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TripAdvisor Reviews Family-O Niiharu Minakami-machi
Travel Blogs from Minakami-machi
... rooms, they didn't just change the sheets.
They straightened our things, and even took loose change and arranged it by
The sense of space and arrangement is very prominat here. I was speaking to
one of the translators and he told me about how everyone had their own
potted plants or small garden because how cramped the city is, and how that
is how they keep a sense of nature.
Today we will be doing a washi workshop and the sumi ...
I did not get to make an entry yesterday because I was out seeing the sights. I ended up waking up around 5 in the morning the other day, and so I went outside to see the city. All the people were very friendly. We even saw a class of children along the street doing perspective drawings on boards. They were very excited to see Americans and loved Cole's beard. Everything in the city is laid out and presented in a nice way. Some of the ...
... to ask the friendly lady when the first bus to Numata would come. She also didn't speak a word english but from her gestures i understood that the bus i just stepped out of was the one going to Numata. :-P So i had to wait for 40 minutes to catch the next one.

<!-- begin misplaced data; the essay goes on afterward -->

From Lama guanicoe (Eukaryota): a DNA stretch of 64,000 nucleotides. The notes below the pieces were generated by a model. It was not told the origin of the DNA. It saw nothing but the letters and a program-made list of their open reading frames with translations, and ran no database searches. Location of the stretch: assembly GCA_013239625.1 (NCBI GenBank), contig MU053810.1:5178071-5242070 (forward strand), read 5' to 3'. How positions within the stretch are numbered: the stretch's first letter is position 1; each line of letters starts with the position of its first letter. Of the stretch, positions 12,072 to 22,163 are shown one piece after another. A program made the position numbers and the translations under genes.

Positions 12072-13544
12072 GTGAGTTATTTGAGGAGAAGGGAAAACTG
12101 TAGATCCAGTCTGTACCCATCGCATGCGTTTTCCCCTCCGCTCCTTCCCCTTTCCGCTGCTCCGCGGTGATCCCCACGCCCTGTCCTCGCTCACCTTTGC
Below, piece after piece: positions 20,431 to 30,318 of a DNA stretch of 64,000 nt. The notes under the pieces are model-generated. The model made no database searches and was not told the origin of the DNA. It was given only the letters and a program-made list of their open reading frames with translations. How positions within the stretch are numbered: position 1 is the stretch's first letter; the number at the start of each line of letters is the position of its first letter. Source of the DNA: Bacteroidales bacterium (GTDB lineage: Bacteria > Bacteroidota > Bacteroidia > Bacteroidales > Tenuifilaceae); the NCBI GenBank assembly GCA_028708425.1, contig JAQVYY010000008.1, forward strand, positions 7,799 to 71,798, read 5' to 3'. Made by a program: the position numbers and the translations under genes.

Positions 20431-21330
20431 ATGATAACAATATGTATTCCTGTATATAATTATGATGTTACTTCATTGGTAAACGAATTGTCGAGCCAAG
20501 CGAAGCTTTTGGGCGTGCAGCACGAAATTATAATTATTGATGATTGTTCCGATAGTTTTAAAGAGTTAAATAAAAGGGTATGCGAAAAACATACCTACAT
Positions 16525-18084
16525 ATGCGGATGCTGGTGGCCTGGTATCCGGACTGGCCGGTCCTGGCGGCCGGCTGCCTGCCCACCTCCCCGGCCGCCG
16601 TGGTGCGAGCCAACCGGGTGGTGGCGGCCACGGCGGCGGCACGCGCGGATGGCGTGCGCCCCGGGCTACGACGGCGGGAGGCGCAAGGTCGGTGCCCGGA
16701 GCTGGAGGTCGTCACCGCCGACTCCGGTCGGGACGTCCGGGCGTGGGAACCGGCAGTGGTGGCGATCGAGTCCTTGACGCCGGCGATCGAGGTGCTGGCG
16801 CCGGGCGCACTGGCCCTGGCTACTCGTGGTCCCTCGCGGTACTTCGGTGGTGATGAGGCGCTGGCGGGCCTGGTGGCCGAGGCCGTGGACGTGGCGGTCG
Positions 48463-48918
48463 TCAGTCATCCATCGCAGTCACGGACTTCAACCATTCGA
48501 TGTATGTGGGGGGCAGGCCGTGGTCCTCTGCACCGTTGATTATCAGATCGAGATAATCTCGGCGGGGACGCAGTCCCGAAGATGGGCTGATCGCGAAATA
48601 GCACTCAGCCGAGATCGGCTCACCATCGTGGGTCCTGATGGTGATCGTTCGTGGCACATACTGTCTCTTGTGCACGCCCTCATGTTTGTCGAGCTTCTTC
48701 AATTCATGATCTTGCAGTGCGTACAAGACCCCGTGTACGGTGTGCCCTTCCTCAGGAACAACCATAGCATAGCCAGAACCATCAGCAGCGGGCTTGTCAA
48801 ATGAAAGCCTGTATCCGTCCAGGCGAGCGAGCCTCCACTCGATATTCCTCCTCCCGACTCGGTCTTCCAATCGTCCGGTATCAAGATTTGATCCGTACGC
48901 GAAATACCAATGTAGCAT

I took of my shoes and socks to let them dry a bit, because they were soaked because of all the snow and mud. Not to mention that they smelled bad. Really bad. After a while a group of older japanese ...
... if he could join me. I said of course and so we got into the park together. I didn't expect there to be snow in the park anymore but he told me it was quite normal and that it taks till summer for the snow to totally disappear. He also told me some nice interesting things about the park and it's surroundings, but also about the plants and creatures in it. He had some trouble with some english words so i gave him my Lonely Planet Phrase book ...
... of rice grown: rice for cooking called japonica; sticky rice that is used for making sweets like mochi; and brewing rice used for making sake. We then visited his home which was very nice. The Japanese try to used everything and not waste anything. The stalks from the rice they use to make sandals and the husks to make pillow stuffing. They also use old kimonos to make zoris and aprons. So they are really into ...